baby lapwing hiding

One of my favourite birds is the lapwing.

They used to be in decline due to farming methods and the loss of wetlands where they wade for food. And although there are now conservation strips on farms, RSPB coastal reserves and untouched pasture in some of the upper dales that all help, they really need set aside and pasture that remains untouched for the whole of their breeding and nesting season.

It would be a great loss for their numbers to reduce even further.

lapwing chick hiding while mum and dad keep the baddies away

It has a sweet ‘peewit’ call (which is where it’s local name in the north east comes from – Peewit), an interesting style in the sky and it does some amazing things to save it’s young from predators.

breaking cover

They nest on the ground which leaves their broods more vulnerable than most; so in order to keep the attention away from their well disguised eggs and equally well disguised young, they fly around somewhere away from the area to attract attention away from the nest of eggs.

doing as mum tells him and going for cover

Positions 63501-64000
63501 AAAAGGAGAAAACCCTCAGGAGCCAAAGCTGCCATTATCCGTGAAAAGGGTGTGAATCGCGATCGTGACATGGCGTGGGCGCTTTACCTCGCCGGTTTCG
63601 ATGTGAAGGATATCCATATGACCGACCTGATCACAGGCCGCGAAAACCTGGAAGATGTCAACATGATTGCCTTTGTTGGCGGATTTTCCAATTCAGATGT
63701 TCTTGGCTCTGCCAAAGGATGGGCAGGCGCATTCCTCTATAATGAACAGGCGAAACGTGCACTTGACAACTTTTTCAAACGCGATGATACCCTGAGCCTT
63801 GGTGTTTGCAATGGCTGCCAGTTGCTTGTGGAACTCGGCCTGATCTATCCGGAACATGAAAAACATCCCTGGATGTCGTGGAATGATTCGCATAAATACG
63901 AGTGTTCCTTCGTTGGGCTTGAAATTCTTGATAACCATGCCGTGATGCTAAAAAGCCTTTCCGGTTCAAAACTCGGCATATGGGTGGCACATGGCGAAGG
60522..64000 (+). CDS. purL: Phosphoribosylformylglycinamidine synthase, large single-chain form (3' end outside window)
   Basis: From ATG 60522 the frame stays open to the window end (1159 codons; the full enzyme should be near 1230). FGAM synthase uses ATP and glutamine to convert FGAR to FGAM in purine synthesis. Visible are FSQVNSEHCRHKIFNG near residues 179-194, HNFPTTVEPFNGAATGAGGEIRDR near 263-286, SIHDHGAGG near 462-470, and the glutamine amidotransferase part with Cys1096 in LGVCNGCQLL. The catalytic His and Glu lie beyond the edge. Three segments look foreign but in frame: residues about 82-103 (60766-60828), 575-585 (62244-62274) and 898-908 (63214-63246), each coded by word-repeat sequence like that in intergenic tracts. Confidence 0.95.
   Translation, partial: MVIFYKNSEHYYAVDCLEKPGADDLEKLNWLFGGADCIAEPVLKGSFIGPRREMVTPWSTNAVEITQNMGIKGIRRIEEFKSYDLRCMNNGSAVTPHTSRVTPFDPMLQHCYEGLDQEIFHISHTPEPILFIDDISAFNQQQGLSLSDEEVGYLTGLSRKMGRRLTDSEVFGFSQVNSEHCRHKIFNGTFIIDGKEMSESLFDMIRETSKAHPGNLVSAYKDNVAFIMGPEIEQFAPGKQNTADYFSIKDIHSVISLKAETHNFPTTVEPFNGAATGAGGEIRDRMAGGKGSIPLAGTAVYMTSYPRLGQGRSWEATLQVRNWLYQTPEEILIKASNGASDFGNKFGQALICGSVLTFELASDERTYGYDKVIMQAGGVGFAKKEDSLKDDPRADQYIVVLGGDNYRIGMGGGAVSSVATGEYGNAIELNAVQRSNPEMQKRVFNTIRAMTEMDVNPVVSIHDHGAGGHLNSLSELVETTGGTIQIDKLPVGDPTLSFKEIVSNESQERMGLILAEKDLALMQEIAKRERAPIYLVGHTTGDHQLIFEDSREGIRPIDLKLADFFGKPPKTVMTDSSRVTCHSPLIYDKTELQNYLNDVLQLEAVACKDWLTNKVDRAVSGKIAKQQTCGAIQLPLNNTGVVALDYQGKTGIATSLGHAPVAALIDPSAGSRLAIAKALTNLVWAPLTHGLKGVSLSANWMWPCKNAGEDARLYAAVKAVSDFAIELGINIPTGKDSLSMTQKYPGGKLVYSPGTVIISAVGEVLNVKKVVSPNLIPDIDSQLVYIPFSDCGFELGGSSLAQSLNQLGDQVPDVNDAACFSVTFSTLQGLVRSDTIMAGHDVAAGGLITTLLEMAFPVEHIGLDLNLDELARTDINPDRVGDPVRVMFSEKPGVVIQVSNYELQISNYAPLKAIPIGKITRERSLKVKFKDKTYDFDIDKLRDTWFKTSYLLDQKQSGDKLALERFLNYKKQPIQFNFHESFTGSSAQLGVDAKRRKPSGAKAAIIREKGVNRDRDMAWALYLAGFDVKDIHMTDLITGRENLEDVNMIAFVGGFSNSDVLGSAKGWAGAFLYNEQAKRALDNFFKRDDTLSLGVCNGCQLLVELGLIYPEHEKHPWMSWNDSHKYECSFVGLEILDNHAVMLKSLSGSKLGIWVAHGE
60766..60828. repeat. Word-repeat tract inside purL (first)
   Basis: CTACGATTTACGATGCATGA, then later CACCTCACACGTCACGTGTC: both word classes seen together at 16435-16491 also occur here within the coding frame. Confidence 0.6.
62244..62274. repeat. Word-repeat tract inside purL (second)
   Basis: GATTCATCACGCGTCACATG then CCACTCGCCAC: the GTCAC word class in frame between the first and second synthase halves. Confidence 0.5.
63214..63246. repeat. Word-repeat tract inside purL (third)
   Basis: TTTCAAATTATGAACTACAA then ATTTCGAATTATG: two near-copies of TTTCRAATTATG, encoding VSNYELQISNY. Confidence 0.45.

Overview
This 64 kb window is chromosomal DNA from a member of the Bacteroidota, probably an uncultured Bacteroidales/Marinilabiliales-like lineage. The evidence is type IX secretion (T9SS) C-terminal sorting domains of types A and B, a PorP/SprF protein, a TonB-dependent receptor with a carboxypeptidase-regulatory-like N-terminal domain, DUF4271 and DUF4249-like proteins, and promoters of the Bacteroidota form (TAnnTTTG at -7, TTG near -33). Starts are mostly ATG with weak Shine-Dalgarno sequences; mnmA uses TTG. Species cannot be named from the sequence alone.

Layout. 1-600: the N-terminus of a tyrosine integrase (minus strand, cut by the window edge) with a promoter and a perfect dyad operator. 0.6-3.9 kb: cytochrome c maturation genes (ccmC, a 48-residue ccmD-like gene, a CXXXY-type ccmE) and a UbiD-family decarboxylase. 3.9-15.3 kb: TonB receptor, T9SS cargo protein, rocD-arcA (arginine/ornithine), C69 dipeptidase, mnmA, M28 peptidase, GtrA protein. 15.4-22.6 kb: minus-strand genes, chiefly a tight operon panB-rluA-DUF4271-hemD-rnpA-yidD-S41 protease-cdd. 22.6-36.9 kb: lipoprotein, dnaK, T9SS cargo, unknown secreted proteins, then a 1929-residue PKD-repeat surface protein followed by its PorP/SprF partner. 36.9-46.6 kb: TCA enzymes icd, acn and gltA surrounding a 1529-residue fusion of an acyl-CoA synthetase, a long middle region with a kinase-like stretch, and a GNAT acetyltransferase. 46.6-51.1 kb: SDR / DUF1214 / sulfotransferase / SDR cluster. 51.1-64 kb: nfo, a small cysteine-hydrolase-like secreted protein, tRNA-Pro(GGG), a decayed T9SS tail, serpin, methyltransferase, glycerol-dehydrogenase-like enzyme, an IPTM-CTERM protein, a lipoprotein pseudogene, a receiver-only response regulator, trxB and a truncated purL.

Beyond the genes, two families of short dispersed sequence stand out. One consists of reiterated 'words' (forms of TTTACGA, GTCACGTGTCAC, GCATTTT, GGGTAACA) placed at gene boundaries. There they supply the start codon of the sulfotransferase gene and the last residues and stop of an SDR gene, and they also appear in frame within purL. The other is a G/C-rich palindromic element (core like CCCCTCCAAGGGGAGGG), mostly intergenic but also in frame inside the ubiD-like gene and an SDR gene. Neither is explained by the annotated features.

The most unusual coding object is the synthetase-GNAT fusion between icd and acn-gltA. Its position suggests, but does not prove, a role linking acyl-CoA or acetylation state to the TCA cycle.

Even more impressive than this is the fact that they sham injury and flap around on the floor to drawer a predator to them and so allowing their young to make a getaway.

ever watchful

There are about 4 pairs that we see near us quite often at the moment and they are likely to have eggs in the nest and possibly young by now (the photos in this post were all taken near my dads last year) as they have their broods between april and june.They only start to look like adults into the autumn.

taking refuge under mum’s wing

They can also live up to 10 years which is remarkable for a relatively small bird.

So, they are good looking, got the moves like Jagger, are great parents and live to a ripe old age, what’s not to like?



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